Saturday, September 29, 2007, Mary, my partner in crime; and I hopped the subway to the bus station. Our agenda for the day was to go to Isla Negra and La Sabastiana, two of the three homes of Pablo Neruda. Both homes are on the coast…Isla Negra is in a small village right on the water; La Sabastiana is in the seaport city of Valapariso. Pablo Neruda’s accomplishments and accolades are a national pride of all of Chile. As well as being a poet who won the Noble Literature Prize in 1971, he was also a statesman who held several diplomatic posts, as well as a senate seat in the Chilean Communist Party.
In 1946, Gonzalez Videla was elected President of Chile. He was a conservative and outlawed communism in Chile. A warrant was issued for Neruda’s arrest. Thanks to the aid of loyal friends, Neruda hid for several months in the basement of the homes of friends in Valparaiso before escaping over the Andes into Argentina. The next three years, he lived in exile traveling extensively throughout Europe and Asia.
Upon his return to Chile, much of his time was spent in La Isla Negra, his favorite of his three houses. In 1973, there was a coup d’état led by Augusto Pinochet. At the time of the coup, Neruda was hospitalized with cancer. The coup ultimately led to the death of his friend Allende. Twelve days after the take over by Pinochet, Neruda died of heart failure. His funeral caused the first public protest against Pinochet, the new Chilean dictator.
Our bus left at 10:00 AM and it took about 2 hours to get to, Isla Negra. It is a sprawling house, mostly on one level. The master bedroom and guest bedroom were the only rooms on the second floor. There are amazing views of the ocean from almost all of the rooms.
The first room we saw on the tour was the living room. Now, I knew that Neruda was a great collector, but I wasn’t prepared for his collection of wooden figureheads from old boats. They were hanging throughout the room….bigger than life. Pablo was a great lover of the sea and he designed his house to look like the inside of a ship. It was very rustic with lots of wood. The ceilings were made of wood and curved, to resemble a room in a boat. Also, the stairways were very narrow and the doorways very small. Neruda was a big man. I am certain that he spent his time moving around the house bending over to get through doors and going sideways up the stairs!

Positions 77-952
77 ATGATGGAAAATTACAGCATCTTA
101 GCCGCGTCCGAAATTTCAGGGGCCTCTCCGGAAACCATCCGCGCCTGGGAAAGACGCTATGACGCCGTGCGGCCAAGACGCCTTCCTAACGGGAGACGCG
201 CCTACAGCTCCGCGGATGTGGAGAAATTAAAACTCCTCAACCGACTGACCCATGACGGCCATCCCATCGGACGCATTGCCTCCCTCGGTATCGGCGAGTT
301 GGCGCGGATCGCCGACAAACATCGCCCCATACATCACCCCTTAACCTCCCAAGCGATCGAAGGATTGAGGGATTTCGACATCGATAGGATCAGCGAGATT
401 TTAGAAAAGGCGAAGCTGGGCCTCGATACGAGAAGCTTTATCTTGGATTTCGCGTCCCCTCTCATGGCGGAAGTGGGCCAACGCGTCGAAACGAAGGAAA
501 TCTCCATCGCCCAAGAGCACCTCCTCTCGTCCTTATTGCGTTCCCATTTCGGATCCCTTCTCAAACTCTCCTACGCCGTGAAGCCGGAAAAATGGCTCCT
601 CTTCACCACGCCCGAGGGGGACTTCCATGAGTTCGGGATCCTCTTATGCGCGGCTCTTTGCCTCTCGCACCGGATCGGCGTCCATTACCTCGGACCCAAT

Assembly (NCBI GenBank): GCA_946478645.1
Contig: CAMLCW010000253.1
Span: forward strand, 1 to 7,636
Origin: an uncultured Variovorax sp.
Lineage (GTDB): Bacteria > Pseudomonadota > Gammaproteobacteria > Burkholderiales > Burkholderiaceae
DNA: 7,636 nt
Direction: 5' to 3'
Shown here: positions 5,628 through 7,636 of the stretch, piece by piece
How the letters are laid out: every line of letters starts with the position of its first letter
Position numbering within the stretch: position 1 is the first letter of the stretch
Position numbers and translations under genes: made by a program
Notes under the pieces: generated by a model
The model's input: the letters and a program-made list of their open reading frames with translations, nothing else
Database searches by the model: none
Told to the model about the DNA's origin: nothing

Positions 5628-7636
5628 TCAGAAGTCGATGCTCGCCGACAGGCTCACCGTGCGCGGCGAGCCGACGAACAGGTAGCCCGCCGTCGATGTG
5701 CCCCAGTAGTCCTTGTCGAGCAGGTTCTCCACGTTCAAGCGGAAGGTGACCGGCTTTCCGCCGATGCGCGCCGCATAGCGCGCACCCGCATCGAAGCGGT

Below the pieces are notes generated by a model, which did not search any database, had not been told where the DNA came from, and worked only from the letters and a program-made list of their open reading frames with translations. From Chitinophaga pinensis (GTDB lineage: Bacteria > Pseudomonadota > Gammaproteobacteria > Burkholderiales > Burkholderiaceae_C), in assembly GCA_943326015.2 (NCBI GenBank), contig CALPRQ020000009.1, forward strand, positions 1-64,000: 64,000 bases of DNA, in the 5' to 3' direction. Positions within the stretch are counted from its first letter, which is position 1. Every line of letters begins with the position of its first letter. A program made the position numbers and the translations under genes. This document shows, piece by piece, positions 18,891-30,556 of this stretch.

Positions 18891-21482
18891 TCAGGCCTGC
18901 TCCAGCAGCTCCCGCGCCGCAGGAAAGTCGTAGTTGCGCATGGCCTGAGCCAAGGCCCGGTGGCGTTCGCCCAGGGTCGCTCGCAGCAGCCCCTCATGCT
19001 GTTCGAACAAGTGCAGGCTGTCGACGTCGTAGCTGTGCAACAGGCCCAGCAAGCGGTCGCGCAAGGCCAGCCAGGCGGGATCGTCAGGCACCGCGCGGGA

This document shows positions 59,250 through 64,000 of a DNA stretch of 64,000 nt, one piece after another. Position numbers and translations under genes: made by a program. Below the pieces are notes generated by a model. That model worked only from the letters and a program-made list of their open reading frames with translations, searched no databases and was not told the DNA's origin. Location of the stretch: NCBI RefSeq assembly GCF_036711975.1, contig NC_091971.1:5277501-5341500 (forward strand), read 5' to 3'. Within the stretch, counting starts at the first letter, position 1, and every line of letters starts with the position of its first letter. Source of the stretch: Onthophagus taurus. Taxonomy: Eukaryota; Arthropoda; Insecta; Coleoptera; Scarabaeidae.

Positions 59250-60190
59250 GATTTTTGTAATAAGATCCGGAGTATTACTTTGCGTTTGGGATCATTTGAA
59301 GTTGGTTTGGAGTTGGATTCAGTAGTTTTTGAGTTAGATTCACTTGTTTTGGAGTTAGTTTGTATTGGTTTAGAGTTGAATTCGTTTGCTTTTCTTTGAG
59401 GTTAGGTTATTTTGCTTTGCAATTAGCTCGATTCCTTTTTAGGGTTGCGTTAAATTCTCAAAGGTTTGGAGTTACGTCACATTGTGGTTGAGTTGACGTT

Other collections on display were the wonderful, Chilean, hand carved, wooden stir-ups; a collection of butterflies and various bug; wonderful ships in bottles and colored glassware. There were many windows in the house and the colored bottles were on shelves in the windows to reflect their color. Plus, there were several colored wine goblets. Neruda loved to entertain and he said that wine tasted better in a colored glass. In a whole separate room and wing of the house was his seashell collection of 800 shells.
Isla Negra stood vacant for several years after Neruda’s death and the government’s take over by Pinochett. Matilda, his widow and third wife, lived in Santiago for another 12 years after his death. She created a foundation to support their homes and open them to the public, which she never saw come to fruition. Today, she and Pablo Neruda are buried in Isla Negra.
After the tour, Mary and I enjoyed a lovely lunch at the small café at the museum. She had eel soup…Neruda’s favorite and I had grilled fish with a Greek salad. Following lunch, we made our way to the beach. On the coast, it was a gray day (sunny in Santiago). With the gray skies, and angry waves, the sea looked like an angry animal on the prowl. It was mesmerizing!
By the time we had finished with the tour, lunch and our walk, it was 3:00 in the afternoon and we decided that we needed to forego the trip to Valapariso and head back to Santiago.
As we were getting off the bus, I commented to Mary that we had made it through the day without getting into any trouble. She laughed and said the day isn’t over yet!!! Once off the bus, we heard wonderful music. At the bus station, there were several dance groups, accompanied by their own musicians performing traditional folk dances. We stayed and watched them for about an hour and a half. My favorite dancers were the children. I am still amazed at how well they know the various folk dances at such a young age. As you can see in my pictures on my web site, they were all in costume. The cuerca, was one of the folk dances that I recognized them doing. During the dance, they hold handkerchiefs in one hand as they dance. I am not quite certain the significance of the handkerchief, but it is used in almost every dance….maybe it is used to be flirtatious???
The program was sponsored by Pullman Bus Company. They announced that programs would be offered every Friday and Saturday nights for the next few weeks. I would have loved to attended more, however, Peru was calling…..